DS Smith refines its Pharma offer
As part of the implementation of serialization, Emmanuel Pascart, pharmaceutical business unit director, details the deployment of the British company in this sector for Emballages Magazine.
He doesn’t come from a packaging background, let alone healthcare. But Emmanuel Pascart is an entrepreneur whose specialty is launching structures and marketing new offerings. So when DS Smith recruited him, his mission was simple: considering the possibility of DS Smith being a player in the pharmaceutical market. He decided to create a market division. As director of the DS Smith pharmaceutical unit, he is responsible for managing the disruption of the healthcare sector and the coming into force of the European serialization standard in February 2019.
What is the current state of play in the pharmaceutical sector?
When I first came to DS Smith in 2014, I did a market study to see if there was any point in getting into pharmaceuticals. I realized that this market had been evolving enormously for the past four or five years. The market is no longer seeing double-digit growth, emerging countries are trying their hands at it, and government policies are pulling prices down. Also, over-the-counter, OTC medicines are strengthening, with customers purchasing their treatments directly, without going via a doctor. All this has been leading to a lot of acquisitions. We’re left with major groups who want to be active in all sectors (generics, biotech, OTCs, etc.) But above all, they want to purchase, manufacture and deliver differently.
And so in this context, does DS Smith have a role to play?
In general, packaging suppliers are regional; they’re present in five to six countries, rarely more. With bigger and bigger players, the trend is towards cost optimization, product rationalization, and just in time purchasing. Following this logic, global buyers want to reduce their numbers of suppliers in order to simplify complex supply chains. Not long ago, a factory owned its own supplier. Nowadays suppliers have to be able to meet the needs of all a group’s factories. DS Smith has over 260 plants and can manufacture a product anywhere in the world.
And yet your factories are mainly located in Europe...
That doesn’t stop us from being present worldwide. We have about twenty sites in the United States where we can make all of our products. For Asia we’ve developed a sourcing office in Shanghai, China. This allows us to support our customers on the ground. Thanks to a network of local suppliers, chosen according to ultra strict criteria, we can ensure quality levels identical to our European production. This location also is a significant advantage over our main competitors.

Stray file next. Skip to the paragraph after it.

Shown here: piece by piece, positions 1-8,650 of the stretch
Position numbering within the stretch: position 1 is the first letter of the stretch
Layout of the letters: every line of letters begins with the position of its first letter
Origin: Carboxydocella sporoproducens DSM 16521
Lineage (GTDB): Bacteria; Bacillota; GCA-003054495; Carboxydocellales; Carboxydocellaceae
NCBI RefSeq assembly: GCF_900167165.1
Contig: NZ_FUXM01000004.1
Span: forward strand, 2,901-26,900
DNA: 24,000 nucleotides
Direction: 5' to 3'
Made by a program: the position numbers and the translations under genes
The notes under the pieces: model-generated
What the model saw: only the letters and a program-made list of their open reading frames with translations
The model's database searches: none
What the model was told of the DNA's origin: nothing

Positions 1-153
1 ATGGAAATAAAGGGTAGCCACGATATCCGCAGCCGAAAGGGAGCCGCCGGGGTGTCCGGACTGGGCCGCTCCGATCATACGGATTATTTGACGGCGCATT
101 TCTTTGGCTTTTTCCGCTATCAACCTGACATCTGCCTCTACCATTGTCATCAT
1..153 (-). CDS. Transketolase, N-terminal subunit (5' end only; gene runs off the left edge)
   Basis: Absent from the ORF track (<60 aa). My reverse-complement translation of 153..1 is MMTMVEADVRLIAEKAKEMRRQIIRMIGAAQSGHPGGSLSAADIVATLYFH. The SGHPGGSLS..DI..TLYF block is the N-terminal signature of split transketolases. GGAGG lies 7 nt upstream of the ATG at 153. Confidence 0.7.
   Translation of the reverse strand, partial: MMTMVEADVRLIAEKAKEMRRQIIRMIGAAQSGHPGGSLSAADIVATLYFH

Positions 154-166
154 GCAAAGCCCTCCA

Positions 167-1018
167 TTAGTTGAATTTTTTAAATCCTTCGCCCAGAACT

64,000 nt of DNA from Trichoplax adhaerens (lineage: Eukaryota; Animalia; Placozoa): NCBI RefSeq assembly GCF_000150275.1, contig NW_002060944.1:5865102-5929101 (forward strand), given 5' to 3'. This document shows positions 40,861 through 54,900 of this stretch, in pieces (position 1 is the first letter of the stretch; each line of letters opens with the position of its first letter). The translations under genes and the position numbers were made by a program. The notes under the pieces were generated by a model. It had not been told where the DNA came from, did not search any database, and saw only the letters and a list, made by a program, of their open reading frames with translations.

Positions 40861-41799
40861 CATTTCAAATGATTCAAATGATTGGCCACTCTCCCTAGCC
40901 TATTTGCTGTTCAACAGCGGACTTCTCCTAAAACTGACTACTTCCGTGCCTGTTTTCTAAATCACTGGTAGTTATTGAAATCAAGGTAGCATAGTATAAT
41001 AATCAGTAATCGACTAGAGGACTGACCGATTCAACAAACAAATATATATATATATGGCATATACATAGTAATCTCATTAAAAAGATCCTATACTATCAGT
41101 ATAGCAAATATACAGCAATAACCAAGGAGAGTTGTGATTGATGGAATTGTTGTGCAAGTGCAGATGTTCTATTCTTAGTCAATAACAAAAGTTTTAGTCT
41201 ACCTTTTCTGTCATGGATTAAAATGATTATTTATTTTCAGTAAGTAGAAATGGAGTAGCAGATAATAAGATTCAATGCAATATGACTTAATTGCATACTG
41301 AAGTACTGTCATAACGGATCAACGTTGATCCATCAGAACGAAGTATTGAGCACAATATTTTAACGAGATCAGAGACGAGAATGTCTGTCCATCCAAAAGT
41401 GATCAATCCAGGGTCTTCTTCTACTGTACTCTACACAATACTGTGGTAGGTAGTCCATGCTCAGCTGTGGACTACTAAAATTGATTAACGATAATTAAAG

What does that country represent in the pharmaceutical sector?
China is the future. But it’s so new that there’s no strategy; groups don’t know how to address this market. This misunderstanding negatively impacts quality; the problem being, that in healthcare quality is paramount.
What solutions do you offer in the healthcare field?
DS Smith has a fairly wide range of products. This allows us to meet all the needs of the pharmaceutical industry from the start to the end of the supply chain. If we set aside primary packaging, which is not our job, we’re everywhere. We go all the way up from secondary cases to in-store presentation, along with transport. We also produce packaging line machines at our factory in Dijon (Côte-d’Or). To put it simply, outside of primary packaging, there is a DS Smith solution.
In one year’s time individual identification for pharmaceutical cases will be mandatory in Europe. How are you preparing for this?
Serialization inevitably means “datamatrix”, and therefore data management. Therefore we’re building partnerships with experts in the field. We would like to offer a DS Smith platform to our customers to allow them to see the location of their products in real time. We have identified fourteen large customers for conducting workshops with them on developing this solution.
For now, we’re moving towards a modular offering. Customers will be able to use our platform or not, print their own codes or ask us to do it; our services will be rather à la carte.
Isn’t it a little late for implementation by February 2019?
No, and for two reasons. Firstly, medical devices are not part of the regulations for February 2019. However, 40% of the manufacturers of these solutions also produce drugs. I think that if we’re going to implement serialization on pharmaceuticals, then it should also be on medical devices. Secondly, even though the deadline is close, many laboratories are extremely late with this issue.
Pharmapack is a very high quality trade fair.
What are you going to announce at Pharmapack 2018?
It’s a small but very high quality trade fair. The 5,000 or so visitors are bosses, R&D teams, and purchasers who know exactly what they’re looking for. Our goal is clear: communicating and being visible. And for that, we’ll be launching a DS Smith website dedicated to the pharmaceutical sector at the show.
At the same time, we have sent VIP invitations to pre-targeted partners. I think Pharmapack will be an open discussion about technical issues. This will allow us to finalize the specifications for our platform with the latest expectations from our customers. Then, our offering will definitely be unveiled at CPhI in Madrid on October 9th and 10th, 2018, a show that brings together all the actors in serialization from the pharmaceutical and medical sectors.